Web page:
Plymouth girl's baking helps beat brain damage
A nine-year-old who suffered a stroke as a toddler is being given a helping hand through her love of baking.
Beth Horton, from Plymouth, became ill at the age of two, leaving her with limited movement in her right hand and foot.
But baking has helped bring back the use of her hand as well as helping with her memory and maths.
Her mother Maria said: "Trying to make her do boring exercises just wasn't working."
Mrs Horton said: "I love baking myself, as did my auntie, so it's something that's always been there.
"Beth just got on board with it and it's just spiralled from there.
"You suddenly realise as you're doing it, the benefits of it. She found new ways of using her hands for things like cracking the eggs."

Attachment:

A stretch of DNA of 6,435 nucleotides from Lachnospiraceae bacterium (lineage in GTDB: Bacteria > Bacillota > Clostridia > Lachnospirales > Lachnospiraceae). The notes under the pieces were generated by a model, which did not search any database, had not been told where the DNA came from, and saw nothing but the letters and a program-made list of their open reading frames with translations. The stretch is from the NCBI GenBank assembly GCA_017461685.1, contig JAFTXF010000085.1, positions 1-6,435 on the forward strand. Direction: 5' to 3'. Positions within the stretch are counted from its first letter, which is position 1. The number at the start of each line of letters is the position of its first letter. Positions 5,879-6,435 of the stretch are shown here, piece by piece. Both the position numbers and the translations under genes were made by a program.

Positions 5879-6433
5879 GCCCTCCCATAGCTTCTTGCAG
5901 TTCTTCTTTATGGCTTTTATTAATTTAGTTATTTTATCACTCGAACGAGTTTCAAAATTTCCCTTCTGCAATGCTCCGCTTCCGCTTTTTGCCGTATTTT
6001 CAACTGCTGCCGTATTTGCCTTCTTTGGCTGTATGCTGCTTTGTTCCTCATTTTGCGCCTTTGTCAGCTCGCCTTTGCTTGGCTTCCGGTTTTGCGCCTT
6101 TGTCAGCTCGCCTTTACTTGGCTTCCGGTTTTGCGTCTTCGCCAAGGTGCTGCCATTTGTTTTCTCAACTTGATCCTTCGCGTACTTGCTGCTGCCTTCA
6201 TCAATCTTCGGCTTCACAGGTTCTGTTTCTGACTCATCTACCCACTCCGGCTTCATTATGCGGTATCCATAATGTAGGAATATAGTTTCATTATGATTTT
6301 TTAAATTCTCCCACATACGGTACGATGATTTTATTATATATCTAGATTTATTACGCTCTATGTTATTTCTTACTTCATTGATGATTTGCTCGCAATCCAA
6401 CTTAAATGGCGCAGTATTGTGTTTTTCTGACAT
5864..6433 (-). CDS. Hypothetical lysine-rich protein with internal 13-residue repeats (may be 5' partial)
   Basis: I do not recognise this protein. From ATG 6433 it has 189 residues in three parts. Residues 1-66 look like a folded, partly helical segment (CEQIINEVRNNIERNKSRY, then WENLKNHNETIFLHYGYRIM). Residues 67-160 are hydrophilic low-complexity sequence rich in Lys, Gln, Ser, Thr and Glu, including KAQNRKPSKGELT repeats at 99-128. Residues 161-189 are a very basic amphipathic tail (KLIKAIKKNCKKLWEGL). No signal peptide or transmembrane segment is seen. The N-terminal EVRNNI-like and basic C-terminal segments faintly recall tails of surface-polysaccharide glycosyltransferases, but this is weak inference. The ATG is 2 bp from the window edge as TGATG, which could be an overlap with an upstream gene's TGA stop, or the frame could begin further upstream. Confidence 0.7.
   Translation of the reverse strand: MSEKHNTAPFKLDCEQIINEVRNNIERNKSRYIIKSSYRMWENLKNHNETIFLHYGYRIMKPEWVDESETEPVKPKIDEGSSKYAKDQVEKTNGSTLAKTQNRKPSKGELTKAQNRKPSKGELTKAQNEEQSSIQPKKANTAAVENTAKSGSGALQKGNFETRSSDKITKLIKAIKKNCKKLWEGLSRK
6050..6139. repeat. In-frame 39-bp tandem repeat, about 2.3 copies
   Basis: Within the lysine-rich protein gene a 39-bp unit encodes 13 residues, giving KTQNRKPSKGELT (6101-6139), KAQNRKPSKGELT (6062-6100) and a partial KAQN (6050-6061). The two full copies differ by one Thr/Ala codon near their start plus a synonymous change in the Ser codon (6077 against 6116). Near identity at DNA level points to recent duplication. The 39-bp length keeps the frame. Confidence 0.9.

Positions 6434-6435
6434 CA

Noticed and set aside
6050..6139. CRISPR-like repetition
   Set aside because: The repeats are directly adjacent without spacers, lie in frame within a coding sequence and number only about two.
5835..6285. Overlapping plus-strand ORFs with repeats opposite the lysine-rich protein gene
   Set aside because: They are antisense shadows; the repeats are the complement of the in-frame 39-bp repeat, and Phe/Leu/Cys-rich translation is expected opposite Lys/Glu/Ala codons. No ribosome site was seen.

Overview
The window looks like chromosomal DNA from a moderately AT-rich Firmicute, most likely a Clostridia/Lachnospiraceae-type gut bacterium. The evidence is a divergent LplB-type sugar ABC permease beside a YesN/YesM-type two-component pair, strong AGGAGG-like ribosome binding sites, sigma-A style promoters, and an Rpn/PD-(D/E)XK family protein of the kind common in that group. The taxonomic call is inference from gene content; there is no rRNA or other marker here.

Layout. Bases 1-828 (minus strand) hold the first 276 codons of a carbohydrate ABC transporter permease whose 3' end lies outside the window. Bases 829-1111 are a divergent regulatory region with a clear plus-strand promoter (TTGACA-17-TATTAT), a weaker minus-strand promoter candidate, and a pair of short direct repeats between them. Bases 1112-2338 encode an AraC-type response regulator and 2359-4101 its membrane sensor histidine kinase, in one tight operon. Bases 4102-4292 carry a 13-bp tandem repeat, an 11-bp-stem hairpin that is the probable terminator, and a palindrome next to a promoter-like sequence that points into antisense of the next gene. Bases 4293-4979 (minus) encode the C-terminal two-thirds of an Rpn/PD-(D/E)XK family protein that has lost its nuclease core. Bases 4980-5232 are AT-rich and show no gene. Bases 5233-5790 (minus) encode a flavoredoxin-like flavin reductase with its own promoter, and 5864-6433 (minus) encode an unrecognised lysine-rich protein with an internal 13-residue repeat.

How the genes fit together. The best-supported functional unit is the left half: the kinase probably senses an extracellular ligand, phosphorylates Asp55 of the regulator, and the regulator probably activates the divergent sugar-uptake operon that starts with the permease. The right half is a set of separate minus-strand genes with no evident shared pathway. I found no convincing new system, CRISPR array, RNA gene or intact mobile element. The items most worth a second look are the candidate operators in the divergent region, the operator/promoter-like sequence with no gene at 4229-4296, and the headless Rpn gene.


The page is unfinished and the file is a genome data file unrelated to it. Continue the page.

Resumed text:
Amy Spencer, of the Stroke Association, said Beth was a "real inspiration" to others.
She said: "Her determination and courage to continue to do things she loves is wonderful.
"It is possible for problems with movement and balance to get better after a stroke.
"Whilst recovery can slow down, many people like Beth carry on making improvements and become fitter and stronger by adapting to everyday tasks in their own way."
Strokes in children
A stroke happens when the blood supply to part of the brain is cut off.
Childhood stroke affects around five out of every 100,000 children a year in the UK.
Children may experience weakness or paralysis on one side of the body, facial drooping, speech problems and headaches.
Strokes in children are associated with existing conditions, most commonly congenital heart disease and sickle cell disease (SCD).
Source: Stroke Association
Beth is taking part in the Stroke Association's Give a Hand and Bake Week, from 22 to 28 October, when money will be raised for the charity through bake sales across the UK.